When you first came to Maine to play hockey, it wasn’t your first trip into Maine. It was different for you. Why?

It’s always been a native tradition for Mi’kmaqs around Nova Scotia, we all go to Columbia Falls to harvest blueberries in August, which is a great time. It’s an annual gathering.

You take great pride in being the first player from Eskasoni to play at this level in hockey. How important is that to you?

It’s obviously important, but now there are other players in the league, there’s two other players drafted and hopefully there will be more to come.

You weren’t always a defenseman. When did you convert?

I converted back to defense back in Midget. I was trying out for Midget AAA and the coach asked me if I wanted to play D, because they were a little short in the tryout, and I took the opportunity and I’ve been a defenseman since then.

What’s the hardest thing about converting from a defenseman to a forward?

It’s pretty much all the same for me, I think. It comes natural to me. I can go back and forth no problem without getting mixed up with either position.

What was the biggest difference for you between your 16-year-old year in Lewiston and your 17-year-old year?

My first year was all a learning process. It was kind of a culture shock. I was a little homesick at first, but I found a way to battle through it and then I stuck with it, and here I am now.

How did you develop your shot in the first place?

I think it was a lot of shooting when I was younger. My grandfather pretty much had to replace the steps. I shot all the spindles off, he had to replace the shingles on the side of the wall, there was quite a bit of damage done down in the basement. By just working on it all summer long when I was younger.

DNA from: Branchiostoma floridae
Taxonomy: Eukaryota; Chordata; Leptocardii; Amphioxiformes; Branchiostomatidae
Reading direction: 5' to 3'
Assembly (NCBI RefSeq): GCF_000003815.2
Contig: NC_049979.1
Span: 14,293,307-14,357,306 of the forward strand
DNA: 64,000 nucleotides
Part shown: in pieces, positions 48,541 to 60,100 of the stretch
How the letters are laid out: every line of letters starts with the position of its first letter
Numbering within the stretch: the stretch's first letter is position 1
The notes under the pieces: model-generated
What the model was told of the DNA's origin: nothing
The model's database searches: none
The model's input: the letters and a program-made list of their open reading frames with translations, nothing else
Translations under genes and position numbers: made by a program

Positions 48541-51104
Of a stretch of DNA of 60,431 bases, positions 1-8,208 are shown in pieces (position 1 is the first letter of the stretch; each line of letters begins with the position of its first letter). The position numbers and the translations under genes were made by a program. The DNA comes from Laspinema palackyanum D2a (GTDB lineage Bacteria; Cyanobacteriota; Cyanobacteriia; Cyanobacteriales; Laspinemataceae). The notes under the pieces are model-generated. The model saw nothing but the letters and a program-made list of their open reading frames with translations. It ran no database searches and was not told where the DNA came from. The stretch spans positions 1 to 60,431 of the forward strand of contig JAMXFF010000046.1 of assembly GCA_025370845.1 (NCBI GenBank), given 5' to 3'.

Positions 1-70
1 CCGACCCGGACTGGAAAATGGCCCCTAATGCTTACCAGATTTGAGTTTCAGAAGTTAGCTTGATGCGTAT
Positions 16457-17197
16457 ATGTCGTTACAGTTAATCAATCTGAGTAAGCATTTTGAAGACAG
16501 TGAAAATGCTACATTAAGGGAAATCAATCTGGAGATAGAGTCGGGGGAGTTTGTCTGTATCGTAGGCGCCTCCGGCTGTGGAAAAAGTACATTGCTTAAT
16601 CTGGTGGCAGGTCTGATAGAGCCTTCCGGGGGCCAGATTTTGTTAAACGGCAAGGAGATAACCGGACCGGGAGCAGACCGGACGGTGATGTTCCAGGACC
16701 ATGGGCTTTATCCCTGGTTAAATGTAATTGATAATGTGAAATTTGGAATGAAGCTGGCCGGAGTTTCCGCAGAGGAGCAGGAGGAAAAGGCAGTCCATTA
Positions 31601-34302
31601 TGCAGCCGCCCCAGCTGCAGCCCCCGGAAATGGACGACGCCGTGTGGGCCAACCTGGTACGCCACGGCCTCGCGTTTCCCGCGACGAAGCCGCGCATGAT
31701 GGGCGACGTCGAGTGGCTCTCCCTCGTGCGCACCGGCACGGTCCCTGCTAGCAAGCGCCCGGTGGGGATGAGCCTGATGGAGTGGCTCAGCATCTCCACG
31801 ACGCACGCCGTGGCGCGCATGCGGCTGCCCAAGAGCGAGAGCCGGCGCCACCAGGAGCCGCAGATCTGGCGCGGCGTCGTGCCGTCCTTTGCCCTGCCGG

How did people in Atlanta react at first when they saw your shot for the first time?

I don’t know, I guess I got ‘Ooos’ and ‘Ahhs’ every time I shot the puck.

What was Atlanta’s impression of you that first year you went to rookie camp?

They were happy, but they said they were going to send me back to juniors.

What was their reaction this year?

It was totally different. I had a good tournament in Traverse City. They were impressed with my play down there and I eventually moved on to the main camp. It was a great experience.

When they sent you back this year, what specifically did they tell you they wanted you to work on?

They told me, they wanted me to work on my defensive skills, to develop my hockey sense.

How would you rate your season so far?

I think I had a couple bad games in the middle, but I found a way to bounce back. I think I’ve been playing a lot better, a lot smarter. On the power play, moving the puck, It’s been pretty good.

Where are you going to be in five years?

Hopefully playing pro hockey somewhere, the AHL or the NHL.

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